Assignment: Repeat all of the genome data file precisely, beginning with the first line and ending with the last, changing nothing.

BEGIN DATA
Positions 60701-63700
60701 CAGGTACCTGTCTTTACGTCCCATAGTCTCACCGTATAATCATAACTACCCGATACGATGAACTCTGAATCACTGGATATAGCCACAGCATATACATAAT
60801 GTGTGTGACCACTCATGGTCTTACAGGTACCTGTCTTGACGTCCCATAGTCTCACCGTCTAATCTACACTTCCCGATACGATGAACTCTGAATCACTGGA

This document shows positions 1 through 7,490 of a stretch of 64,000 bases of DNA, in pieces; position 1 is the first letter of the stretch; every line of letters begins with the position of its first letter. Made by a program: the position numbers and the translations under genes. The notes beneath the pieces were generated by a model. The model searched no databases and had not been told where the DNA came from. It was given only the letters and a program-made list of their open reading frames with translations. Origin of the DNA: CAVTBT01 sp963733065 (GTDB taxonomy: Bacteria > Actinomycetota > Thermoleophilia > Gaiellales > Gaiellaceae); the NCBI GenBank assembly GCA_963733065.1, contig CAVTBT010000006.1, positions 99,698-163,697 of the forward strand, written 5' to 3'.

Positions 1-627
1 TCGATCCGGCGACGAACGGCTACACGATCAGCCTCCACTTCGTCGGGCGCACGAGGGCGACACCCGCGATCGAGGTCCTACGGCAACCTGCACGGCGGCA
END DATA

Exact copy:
Positions 60701-63700
60701 CAGGTACCTGTCTTTACGTCCCATAGTCTCACCGTATAATCATAACTACCCGATACGATGAACTCTGAATCACTGGATATAGCCACAGCATATACATAAT
60801 GTGTGTGACCACTCATGGTCTTACAGGTACCTGTCTTGACGTCCCATAGTCTCACCGTCTAATCTACACTTCCCGATACGATGAACTCTGAATCACTGGA

This document shows positions 1 through 7,490 of a stretch of 64,000 bases of DNA, in pieces; position 1 is the first letter of the stretch; every line of letters begins with the position of its first letter. Made by a program: the position numbers and the translations under genes. The notes beneath the pieces were generated by a model. The model searched no databases and had not been told where the DNA came from. It was given only the letters and a program-made list of their open reading frames with translations. Origin of the DNA: CAVTBT01 sp963733065 (GTDB taxonomy: Bacteria > Actinomycetota > Thermoleophilia > Gaiellales > Gaiellaceae); the NCBI GenBank assembly GCA_963733065.1, contig CAVTBT010000006.1, positions 99,698-163,697 of the forward strand, written 5' to 3'.

Positions 1-627
1 TCGATCCGGCGACGAACGGCTACACGATCAGCCTCCACTTCGTCGGGCGCACGAGGGCGACACCCGCGATCGAGGTCCTACGGCAACCTGCACGGCGGCA